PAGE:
[ 234 Pa. Super. Page 118]

I would certainly agree with the lower court that the rule is totally unworkable if we are to define the word "should" as "must". However, my interpretation of Rule 221 leads me to the conclusion that the Criminal Rules Committee and the Supreme Court of this Commonwealth in adopting this rule never intended the rule to be given that interpretation. I believe my conclusion is supported by a reading of the other Rules of Criminal Procedure pertaining to pretrial applications and, specifically, Rules 304 through 311; and it is to be noted that in the comment to Rule 304 the application for a Bill of Particulars is included in the listing of those matters to be considered pretrial applications. In all of the rules dealing with pretrial applications, there are time periods set forth, using the word "may" and giving much more realistic time intervals. I would, therefore, hold that Rule 221 does not make the filing of a Bill of Particulars by the Commonwealth within two days mandatory and that such filing should be permitted within a realistic time dictated by the circumstances of the case and the practical situation to be found in the county involved.

I would further hold that the lower court abused its discretion in dismissing the indictment under these circumstances when it applied Rule 221(c) and ordered the dismissal of the indictment to be such an order "as it deems necessary in the interests of justice." Such a drastic and extreme remedy should only be applied upon the showing of prejudice to the defendant and his cause. No such claim is here made and, indeed, it is difficult for me to find from a reading of this record that the device employed in this case by the appellee is any more than a very technical and improper device to avoid the charges that were then pending before the court. Certainly a much more realistic reading of Rule 221 would be that the relief to be granted, if any, would be a continuance of the trial for an appropriate period to allow appellee to make use of the information furnished in the preparation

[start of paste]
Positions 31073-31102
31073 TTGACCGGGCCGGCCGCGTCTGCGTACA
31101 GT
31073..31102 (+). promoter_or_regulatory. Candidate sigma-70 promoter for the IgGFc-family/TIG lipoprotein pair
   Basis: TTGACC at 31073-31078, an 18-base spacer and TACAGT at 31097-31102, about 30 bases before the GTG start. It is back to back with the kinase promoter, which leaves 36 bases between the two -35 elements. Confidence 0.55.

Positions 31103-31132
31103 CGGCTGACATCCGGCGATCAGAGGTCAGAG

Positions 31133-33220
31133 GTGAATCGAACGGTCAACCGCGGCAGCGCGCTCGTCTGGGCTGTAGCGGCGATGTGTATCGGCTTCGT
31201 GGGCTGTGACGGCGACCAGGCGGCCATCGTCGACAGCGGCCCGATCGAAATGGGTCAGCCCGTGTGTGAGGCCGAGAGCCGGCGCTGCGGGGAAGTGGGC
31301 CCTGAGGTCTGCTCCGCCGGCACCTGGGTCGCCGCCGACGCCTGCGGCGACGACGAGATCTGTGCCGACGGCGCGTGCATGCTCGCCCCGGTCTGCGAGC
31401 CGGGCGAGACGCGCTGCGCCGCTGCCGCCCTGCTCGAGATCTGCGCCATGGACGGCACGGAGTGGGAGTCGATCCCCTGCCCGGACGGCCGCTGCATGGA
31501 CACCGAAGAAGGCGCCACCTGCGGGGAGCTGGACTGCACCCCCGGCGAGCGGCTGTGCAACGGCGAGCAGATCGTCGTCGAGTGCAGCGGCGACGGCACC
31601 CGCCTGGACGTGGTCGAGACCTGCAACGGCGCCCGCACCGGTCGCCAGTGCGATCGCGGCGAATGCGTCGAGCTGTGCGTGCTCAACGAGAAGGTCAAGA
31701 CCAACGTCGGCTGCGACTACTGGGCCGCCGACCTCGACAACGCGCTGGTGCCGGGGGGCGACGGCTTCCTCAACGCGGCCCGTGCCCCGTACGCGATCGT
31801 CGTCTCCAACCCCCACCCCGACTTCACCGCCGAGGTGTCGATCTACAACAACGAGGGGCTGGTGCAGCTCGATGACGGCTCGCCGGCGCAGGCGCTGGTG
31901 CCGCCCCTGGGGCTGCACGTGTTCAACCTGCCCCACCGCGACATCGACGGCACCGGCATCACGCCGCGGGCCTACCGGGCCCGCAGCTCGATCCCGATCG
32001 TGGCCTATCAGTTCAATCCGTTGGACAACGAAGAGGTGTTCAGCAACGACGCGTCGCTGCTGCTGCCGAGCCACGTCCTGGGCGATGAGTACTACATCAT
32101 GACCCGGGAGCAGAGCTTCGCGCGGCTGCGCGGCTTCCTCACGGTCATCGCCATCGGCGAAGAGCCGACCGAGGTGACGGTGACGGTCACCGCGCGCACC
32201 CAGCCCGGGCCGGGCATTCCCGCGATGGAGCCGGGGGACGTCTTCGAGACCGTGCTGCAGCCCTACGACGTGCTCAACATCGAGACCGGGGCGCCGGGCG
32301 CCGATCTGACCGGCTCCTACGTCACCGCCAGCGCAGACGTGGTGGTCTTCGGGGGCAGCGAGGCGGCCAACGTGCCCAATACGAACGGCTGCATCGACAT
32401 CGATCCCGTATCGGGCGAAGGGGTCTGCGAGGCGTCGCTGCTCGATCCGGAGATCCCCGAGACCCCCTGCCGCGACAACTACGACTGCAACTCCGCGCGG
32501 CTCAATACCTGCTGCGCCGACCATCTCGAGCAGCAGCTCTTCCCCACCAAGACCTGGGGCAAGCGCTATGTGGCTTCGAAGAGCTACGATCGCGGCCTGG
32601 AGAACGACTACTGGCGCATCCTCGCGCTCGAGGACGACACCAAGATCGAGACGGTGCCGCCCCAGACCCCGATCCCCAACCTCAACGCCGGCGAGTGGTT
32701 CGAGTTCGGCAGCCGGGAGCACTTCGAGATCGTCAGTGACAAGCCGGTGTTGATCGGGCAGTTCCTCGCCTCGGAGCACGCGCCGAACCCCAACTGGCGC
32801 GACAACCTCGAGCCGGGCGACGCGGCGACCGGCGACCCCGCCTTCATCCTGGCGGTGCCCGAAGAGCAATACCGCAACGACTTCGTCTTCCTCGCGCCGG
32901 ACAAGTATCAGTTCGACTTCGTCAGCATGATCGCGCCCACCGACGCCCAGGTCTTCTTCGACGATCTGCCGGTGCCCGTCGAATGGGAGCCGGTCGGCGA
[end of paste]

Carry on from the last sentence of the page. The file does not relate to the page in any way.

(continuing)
[ 234 Pa. Super. Page 119]

    of his defense. Only upon a showing by a defendant of prejudice or upon a finding of the lower court that the Commonwealth has unduly delayed in the filing of a Bill of Particulars or has refused to furnish a Bill of Particulars should the drastic remedy of dismissal be employed. The term "interests of justice" is not a one-way street. Just as surely as defendants in criminal trials and prosecutions may travel upon this street so may the citizens of this Commonwealth. To dismiss an indictment on such an improper and technical ground is not an order "in the interests of justice."


*fn1 This is highlighted by appellant's caption that styles the appeal to be "from the Order dated January 31, 1974" while appellee's caption styles the appeal to be "from the Order dated February 6, 1974." Interestingly, our Certiorari to the lower court recites "from the Order dated February 6, 1974." However, in the appeal and Affidavit form filed by the Commonwealth, they have specifically designated the appeal to be "from the Order dated February 6, 1974."